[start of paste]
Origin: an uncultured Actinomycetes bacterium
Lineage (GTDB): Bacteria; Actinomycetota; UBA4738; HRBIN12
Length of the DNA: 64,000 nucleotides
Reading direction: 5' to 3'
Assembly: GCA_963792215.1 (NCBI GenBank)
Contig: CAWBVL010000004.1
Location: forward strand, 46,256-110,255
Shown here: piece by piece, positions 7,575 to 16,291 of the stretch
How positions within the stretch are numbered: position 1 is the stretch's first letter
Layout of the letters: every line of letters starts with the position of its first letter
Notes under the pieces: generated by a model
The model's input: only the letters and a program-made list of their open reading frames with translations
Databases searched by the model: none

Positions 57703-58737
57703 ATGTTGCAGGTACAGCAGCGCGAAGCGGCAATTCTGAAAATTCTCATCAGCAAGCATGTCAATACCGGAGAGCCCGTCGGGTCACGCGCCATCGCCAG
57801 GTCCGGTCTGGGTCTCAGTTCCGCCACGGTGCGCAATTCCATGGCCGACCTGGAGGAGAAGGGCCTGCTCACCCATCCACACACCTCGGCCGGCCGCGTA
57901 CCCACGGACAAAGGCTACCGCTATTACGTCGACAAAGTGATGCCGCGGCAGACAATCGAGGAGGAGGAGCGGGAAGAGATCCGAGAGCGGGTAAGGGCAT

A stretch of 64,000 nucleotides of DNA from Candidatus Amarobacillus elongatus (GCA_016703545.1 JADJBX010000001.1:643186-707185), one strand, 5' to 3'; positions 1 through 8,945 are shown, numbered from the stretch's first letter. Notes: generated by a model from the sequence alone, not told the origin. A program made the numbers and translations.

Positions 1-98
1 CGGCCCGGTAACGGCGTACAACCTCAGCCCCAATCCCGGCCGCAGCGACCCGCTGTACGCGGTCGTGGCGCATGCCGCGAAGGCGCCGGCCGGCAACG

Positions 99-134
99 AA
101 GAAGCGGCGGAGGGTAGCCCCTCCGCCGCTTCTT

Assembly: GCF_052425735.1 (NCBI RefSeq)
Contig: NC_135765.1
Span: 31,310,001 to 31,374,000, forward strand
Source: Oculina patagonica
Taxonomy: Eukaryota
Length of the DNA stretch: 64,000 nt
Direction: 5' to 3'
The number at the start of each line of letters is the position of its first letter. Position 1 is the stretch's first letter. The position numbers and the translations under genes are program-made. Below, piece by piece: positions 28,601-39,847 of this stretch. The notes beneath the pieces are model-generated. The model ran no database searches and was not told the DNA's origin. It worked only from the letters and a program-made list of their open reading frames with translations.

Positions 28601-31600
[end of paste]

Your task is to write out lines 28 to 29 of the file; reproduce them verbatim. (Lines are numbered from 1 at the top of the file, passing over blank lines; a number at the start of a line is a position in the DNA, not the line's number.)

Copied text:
Taxonomy: Eukaryota
Length of the DNA stretch: 64,000 nt